But no one had actually taken a large sample of vegans and just put them through the EDE-Q, which is one of the most widely used diagnostic tools, until now. “The first large sample of vegans to complete the official Eating Disorder Examination Questionnaire. And, vegans scored significantly lower, significantly better, consistent with the data showing vegans tended to diet less frequently. “Taken together, these findings suggest that vegans and omnivores don’t differ markedly in reported eating attitudes and behaviors, and when they do, vegans appear to endorse overall healthier thoughts and habits.”
Finally, today a bit of useful information about the safety of marijuana edibles.
Smoking marijuana “can create respiratory problems.” And so, vaporized cannabis is one alternative. But what about eating it?
“Vaping is likely less harmful than smoking,” and marijuana edibles are another alternative, but may carry increased risks to children and increased risk of overdosing. I’d add a third risk to that, and that’s pets. “Since the legalization of recreational marijuana in Colorado, edibles comprise almost half of total cannabis sales,” and a “significant correlation” was found between the rise in use and the rise in marijuana toxicosis cases at veterinary hospitals, contributing, they think, to two dog deaths in the state.
Thankfully, “there have been no reported deaths among children from marijuana exposure,” though some have ended up on life support as an edible marijuana overdose can “lead to severe respiratory depression.” Colorado regional poison control cases did increase significantly after recreational pot became legal, and at a higher rate than the rest of the United States, which is one reason the American Academy of Pediatrics continues to oppose legalization.
Some states have since banned selling marijuana-infused candy with that kind of imagery, but to play it safe, maybe we shouldn’t be making cannabis candy at all.
“To put this in perspective,” though, “the Rocky Mountain Poison Center” reported thousands of kids in Colorado “required treatment after accidentally ingesting things like cosmetics and vitamins,” compared to the relatively few cases involving marijuana edibles. And you want to talk about poisoning deaths? How about alcohol? Whereas deaths attributed to marijuana are few and far between, though, there have been a few.
The problem is that you may not feel an effect from edibles for an hour or two after consumption, and so, you don’t know how much to take, and may then over-consume after an hour since you haven’t felt anything yet. But it takes like three hours for cannabis compounds to peak in your bloodstream, compared to just like 10 minutes when you smoke it, and at least that first full hour to really feel much.
That’s what happened right after legalization in Colorado. A 19-year-old died after consuming a marijuana cookie. He had one piece, twiddled his thumbs for 30 to 60 minutes, didn’t feel anything, so ate the rest of the cookie. Two-and-a-half hours later, he jumped to his death off a fourth-floor balcony. A month later, a second guy apparently went psychotic and fatally shot his wife while she was calling 911 for help.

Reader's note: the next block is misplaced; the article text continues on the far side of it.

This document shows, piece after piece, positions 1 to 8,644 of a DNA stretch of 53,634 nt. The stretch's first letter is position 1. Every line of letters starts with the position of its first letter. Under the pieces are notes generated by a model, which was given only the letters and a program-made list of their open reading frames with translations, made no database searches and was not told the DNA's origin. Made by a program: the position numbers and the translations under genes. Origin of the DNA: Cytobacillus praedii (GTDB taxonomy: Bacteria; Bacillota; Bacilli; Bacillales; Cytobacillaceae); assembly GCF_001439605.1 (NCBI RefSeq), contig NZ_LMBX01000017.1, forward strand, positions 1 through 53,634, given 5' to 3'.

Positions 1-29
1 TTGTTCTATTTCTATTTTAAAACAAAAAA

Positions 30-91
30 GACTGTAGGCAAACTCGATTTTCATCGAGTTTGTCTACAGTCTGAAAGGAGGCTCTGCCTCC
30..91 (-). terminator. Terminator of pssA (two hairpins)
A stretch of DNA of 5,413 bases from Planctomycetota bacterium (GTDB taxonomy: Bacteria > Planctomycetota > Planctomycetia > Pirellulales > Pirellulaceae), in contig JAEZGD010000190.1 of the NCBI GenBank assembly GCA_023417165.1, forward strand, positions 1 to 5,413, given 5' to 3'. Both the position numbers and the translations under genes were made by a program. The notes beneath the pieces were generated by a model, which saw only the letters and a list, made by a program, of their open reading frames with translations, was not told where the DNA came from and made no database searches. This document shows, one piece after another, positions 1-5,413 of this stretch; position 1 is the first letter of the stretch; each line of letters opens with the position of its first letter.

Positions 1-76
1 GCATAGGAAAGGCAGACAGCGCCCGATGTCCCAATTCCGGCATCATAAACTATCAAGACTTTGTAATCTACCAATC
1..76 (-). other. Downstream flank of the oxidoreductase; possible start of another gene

A common story for these kinds of cases was eating the recommended serving size, feeling nothing, and so, then deciding to eat the rest, ending up restrained in the psych ward complaining that they’re god or mutilating themselves because “friends wanted their energy back.”
The marijuana industry responded by basically blaming the victims, saying look, “No one buys a bottle of Jim Beam and thinks they should consume it all in one sitting.” Yeah, but people do expect to be able to eat a whole cookie. I mean, who eats just one-tenth of a cookie?
I mean, you look at other over-the-counter products, and there’s specific labeling as to dosing and warnings. “It seems odd that edible cannabis was not held to the same standard as a bottle of Tylenol.” In 2016, Colorado Regulators did enact new rules for labeling edibles, including their THC content, right on the labels. How accurate are those labels, though? We didn’t know, until they were put to the test. “Of 75 products purchased, involving 47 different brands of edibles, only 17% were accurately labeled.” Only about one in six came within 10% of the labeled value. “The greatest likelihood of obtaining more-than-you-bargained-for products was in Los Angeles,” whereas Seattle seemed to tend to over-inflate their labels.
It’s hard to study marijuana of any kind, due to illegality, but based on a hundred thousand tweets about edibles, most people, it seems expressed a “positive opinion,” for what it’s worth.
One unexpected benefit arose in a focus group of teens on marijuana edibles. Several students in high school, it seemed, were eager “to learn how to cook,”